Despite these setbacks, Rowena returned to battle (again under the name Nick Brody) several months later, this time fighting on the side of the Union with Jonathan Hale’s 13th Rhode Island. Here she wielded undue influence by pretending to receive messages from God instructing the regiment as to its next moves. Her goal, it must be assumed, was again to find and murder Beau Ridge. It was by pure chance that her irresponsible maneuvering helped place the 13th Rhode Island at Pussy Willow Creek in July of 1863, where it achieved its remarkable victory.

Watch an excerpt from the documentary about the economics of the brothel where Rowena (aka Candie, aka “Poison”) worked.


SIDEBAR: Who Was the Real Nicholas Brody?

It is well known that in 1861 the person born as Rowena Harris assumed the identity of a drummer boy named Nick Brody in order to fight – first for the Confederacy and then for the Union – in the Civil War. But who did she replace? Who was the real Nick Brody?

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The boy believed to be the real Nicholas Brody, date unknown

Nicholas Lawrence Brody was born in 1848 in Pleasant Meadow, Smith County, Virginia. An artistic and by all accounts sweet boy, at age eleven he was fostered to the Travis family of Bedford in order to learn the glassblowing trade. His apprenticeship would be interrupted just two years in by the outbreak of the Civil War.transparentspacerAlthough he was only 13 years old and had no interest in politics, when an edict was issued requiring the citizenry to furnish men to fill the ranks of Virginia’s fighting forces, the Travises volunteered Nicholas. From what we know of Nicholas’ mild temperament, very notion of going to war would have no doubt been an anathema. It is unlikely, however, that he simply ran away. He had always demonstrated obedience to authority and there are eyewitness accounts of his arrival at the Lynchburg troop encampment. However as we now know, the person who reported to his regiment, the 66th Virginia Infantry, was Rowena Harris, disguised as Nicholas and wearing his drummer boy uniform.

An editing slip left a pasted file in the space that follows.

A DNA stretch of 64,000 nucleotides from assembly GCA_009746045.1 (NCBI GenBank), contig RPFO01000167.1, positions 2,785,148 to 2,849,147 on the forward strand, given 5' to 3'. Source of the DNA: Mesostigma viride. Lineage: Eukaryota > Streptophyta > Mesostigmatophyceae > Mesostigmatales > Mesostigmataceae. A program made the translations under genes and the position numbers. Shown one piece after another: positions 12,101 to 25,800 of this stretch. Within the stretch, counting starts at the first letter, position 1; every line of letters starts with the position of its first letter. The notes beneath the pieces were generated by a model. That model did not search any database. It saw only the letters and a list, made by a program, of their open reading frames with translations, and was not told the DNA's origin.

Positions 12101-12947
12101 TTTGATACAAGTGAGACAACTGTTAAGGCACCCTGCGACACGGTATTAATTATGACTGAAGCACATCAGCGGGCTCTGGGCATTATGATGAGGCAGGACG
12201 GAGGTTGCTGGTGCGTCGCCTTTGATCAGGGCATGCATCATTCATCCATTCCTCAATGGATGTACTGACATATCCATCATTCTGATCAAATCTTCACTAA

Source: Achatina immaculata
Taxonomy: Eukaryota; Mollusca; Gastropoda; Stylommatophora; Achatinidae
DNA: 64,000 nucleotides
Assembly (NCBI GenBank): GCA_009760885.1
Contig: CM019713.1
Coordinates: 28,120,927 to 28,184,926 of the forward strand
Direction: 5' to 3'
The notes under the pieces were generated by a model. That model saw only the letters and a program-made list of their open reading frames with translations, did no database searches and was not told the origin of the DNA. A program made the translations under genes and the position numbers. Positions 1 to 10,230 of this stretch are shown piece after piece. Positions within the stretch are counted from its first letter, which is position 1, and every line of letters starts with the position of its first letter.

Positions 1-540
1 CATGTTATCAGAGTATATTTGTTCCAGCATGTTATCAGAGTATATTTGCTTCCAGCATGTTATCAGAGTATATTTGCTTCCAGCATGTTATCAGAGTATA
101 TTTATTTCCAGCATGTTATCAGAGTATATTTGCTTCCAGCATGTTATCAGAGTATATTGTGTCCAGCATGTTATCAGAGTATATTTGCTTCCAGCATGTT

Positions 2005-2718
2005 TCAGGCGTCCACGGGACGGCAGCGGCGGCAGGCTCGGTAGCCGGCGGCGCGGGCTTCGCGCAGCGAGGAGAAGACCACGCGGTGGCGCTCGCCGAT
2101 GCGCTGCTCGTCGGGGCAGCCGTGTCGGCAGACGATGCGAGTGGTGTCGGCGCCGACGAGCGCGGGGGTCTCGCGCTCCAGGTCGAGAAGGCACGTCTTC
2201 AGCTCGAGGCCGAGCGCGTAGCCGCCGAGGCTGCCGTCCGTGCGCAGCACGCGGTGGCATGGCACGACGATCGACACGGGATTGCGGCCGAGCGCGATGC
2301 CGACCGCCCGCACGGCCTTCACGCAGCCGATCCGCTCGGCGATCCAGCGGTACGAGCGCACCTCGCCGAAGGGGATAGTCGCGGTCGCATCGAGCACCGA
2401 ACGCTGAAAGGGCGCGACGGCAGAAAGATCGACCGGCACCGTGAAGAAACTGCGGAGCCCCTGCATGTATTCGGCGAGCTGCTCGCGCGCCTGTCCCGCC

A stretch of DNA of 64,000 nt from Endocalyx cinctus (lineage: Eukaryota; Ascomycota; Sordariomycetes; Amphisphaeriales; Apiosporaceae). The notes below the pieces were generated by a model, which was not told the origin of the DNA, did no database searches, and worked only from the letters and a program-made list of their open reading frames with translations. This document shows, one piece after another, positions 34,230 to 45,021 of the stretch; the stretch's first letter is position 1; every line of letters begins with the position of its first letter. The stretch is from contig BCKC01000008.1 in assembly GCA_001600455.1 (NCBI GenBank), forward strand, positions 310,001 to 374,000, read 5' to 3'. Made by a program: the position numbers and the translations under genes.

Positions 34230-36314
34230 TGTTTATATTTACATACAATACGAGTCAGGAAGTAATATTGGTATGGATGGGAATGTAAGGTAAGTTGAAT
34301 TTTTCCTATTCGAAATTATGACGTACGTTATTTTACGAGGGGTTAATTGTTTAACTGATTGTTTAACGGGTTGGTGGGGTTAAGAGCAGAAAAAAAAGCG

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The “Nick Brody” who reported to the 66th Virginia in 1861

What became of the actual Nick has never been definitively explained. Witnesses reportedly saw him walking along the James River – a locale at which Rowena Harris was also spotted. Whether the two met there and came to some arrangement, or whether, as some have claimed, Rowena stole Nick’s uniform and drowned him, remains open for debate.

The body of a boy roughly Nicholas’ age was reportedly fished out of the James several weeks later, but according to a newspaper report it was too decomposed to be conclusively identified with the methods then available. Additionally, drowning deaths of random youngsters was unfortunately far from uncommon during the time period, so it would be irresponsible to state definitively who that particular boy might or might not have been.